Objectives: The current study examined whether peritraumatic threat predicted posttraumatic growth (PTG), and whether the relationship between peritraumatic threat and PTG was mediated by post-traumatic stress (PTS) symptoms. Design: A prospective experience sampling study. Methods: 96 Israeli civilians provided smartphone reports of their rocket warning siren exposure and peritraumatic threat, twice daily for 30 days, during the 2014 Israel-Gaza conflict. PTS symptoms data were collected one month after entry to the study, PTG data were collected five months after entry to the study. PTG predictors were assessed using a hierarchical multivariate regression model. A mediation analysis was conducted to assess the indirect effect of peritraumatic threat on PTG via PTS symptoms. Results: One month PTS symptoms and level of exposure to the conflict were both significant PTG predictors. After controlling for potential covariates, the relationship between peritraumatic threat and PTG scores was fully mediated by PTS symptoms. Conclusions: PTS symptoms mediated the relationship between peritraumatic threat and subsequent PTG. Screening trauma survivors for levels of threat and PTS symptoms may be helpful in tailoring therapeutic approaches that will aid in alleviating stress symptoms on one hand and increase the likelihood of growth and better health outcomes on the other.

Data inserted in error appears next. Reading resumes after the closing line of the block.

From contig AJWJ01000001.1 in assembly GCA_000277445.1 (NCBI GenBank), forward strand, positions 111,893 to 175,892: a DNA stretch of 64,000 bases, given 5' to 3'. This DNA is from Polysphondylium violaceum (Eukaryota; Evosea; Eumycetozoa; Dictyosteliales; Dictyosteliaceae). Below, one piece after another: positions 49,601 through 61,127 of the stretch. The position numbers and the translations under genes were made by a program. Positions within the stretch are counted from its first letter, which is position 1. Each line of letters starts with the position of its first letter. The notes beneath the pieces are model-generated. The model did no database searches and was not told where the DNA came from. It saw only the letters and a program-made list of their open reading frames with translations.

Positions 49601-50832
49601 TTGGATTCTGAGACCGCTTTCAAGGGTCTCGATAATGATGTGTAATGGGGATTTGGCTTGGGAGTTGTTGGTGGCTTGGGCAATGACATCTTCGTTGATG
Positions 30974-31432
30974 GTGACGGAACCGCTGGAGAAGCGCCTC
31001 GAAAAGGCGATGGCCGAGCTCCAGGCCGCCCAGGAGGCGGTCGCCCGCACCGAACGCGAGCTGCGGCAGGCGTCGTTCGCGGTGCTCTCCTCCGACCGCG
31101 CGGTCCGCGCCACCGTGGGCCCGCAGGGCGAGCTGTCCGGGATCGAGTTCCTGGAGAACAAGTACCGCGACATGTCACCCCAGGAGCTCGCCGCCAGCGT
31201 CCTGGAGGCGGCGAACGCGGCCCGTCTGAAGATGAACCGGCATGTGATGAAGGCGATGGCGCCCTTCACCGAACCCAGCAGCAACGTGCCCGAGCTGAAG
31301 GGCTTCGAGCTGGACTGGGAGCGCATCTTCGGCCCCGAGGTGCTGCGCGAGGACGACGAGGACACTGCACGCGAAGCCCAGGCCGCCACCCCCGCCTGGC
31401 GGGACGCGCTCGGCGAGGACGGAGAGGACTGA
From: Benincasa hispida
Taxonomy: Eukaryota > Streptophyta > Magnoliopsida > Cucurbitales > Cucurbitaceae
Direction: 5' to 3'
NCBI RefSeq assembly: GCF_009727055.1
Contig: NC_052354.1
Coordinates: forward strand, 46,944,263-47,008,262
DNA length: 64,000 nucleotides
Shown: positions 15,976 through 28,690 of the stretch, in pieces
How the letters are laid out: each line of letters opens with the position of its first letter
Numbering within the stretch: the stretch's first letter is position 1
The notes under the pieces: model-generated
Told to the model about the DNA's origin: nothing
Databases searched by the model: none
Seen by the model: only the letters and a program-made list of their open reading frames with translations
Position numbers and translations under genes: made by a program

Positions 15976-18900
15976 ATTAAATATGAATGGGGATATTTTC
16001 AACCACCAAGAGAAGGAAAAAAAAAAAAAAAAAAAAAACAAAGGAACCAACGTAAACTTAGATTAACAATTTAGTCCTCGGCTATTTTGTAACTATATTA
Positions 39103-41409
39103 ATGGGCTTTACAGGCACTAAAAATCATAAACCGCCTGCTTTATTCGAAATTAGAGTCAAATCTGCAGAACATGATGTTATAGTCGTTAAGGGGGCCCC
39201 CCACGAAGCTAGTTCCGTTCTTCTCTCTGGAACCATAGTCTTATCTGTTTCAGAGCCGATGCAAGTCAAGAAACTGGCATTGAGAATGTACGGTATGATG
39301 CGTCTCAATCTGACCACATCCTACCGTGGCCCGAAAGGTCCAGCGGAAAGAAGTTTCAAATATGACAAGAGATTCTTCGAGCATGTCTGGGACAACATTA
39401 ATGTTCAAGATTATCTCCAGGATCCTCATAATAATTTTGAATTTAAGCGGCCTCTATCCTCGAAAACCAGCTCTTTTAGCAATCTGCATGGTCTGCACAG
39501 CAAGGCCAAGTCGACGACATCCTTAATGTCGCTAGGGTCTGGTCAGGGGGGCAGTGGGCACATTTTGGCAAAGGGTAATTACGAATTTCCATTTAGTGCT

Bibliographical noteFunding Information:
This work was conducted in collaboration with NATAL–Israel Trauma and Resiliency Center and supported by: The Brain and Behavior Research Foundation (grant number 23524, 2016); The Moshe Hess Foundation; and the Israel Science Foundation (grant number 1244/16, 2016). These funding sources were not involved in the conduct of the research and/or in the preparation of this manuscript.
© 2019, © 2019 Informa UK Limited, trading as Taylor & Francis Group.
- Experience sampling method
- peritraumatic threat
- posttraumatic growth
ASJC Scopus subject areas
- Developmental and Educational Psychology
- Clinical Psychology
- Arts and Humanities (miscellaneous)
- Psychiatry and Mental health